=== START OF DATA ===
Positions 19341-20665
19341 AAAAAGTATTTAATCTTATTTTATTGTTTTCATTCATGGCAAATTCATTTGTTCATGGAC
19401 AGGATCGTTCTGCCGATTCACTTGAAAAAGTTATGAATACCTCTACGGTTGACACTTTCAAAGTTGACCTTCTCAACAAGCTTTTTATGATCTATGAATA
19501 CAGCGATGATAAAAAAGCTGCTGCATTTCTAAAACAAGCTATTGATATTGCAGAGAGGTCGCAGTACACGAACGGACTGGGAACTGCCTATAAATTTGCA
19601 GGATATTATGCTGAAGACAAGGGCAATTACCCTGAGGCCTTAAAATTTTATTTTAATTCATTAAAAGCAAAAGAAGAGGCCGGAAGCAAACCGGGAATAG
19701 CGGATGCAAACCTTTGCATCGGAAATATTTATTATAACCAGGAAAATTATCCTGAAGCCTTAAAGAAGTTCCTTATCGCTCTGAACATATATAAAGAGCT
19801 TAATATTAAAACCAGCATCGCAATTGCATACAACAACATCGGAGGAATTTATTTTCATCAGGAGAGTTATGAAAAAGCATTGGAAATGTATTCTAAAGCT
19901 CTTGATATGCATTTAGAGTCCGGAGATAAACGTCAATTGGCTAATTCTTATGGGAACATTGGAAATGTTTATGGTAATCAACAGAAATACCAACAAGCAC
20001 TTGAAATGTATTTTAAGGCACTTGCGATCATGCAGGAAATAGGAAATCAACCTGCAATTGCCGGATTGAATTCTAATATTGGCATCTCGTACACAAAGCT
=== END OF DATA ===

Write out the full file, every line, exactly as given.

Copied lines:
Positions 19341-20665
19341 AAAAAGTATTTAATCTTATTTTATTGTTTTCATTCATGGCAAATTCATTTGTTCATGGAC
19401 AGGATCGTTCTGCCGATTCACTTGAAAAAGTTATGAATACCTCTACGGTTGACACTTTCAAAGTTGACCTTCTCAACAAGCTTTTTATGATCTATGAATA
19501 CAGCGATGATAAAAAAGCTGCTGCATTTCTAAAACAAGCTATTGATATTGCAGAGAGGTCGCAGTACACGAACGGACTGGGAACTGCCTATAAATTTGCA
19601 GGATATTATGCTGAAGACAAGGGCAATTACCCTGAGGCCTTAAAATTTTATTTTAATTCATTAAAAGCAAAAGAAGAGGCCGGAAGCAAACCGGGAATAG
19701 CGGATGCAAACCTTTGCATCGGAAATATTTATTATAACCAGGAAAATTATCCTGAAGCCTTAAAGAAGTTCCTTATCGCTCTGAACATATATAAAGAGCT
19801 TAATATTAAAACCAGCATCGCAATTGCATACAACAACATCGGAGGAATTTATTTTCATCAGGAGAGTTATGAAAAAGCATTGGAAATGTATTCTAAAGCT
19901 CTTGATATGCATTTAGAGTCCGGAGATAAACGTCAATTGGCTAATTCTTATGGGAACATTGGAAATGTTTATGGTAATCAACAGAAATACCAACAAGCAC
20001 TTGAAATGTATTTTAAGGCACTTGCGATCATGCAGGAAATAGGAAATCAACCTGCAATTGCCGGATTGAATTCTAATATTGGCATCTCGTACACAAAGCT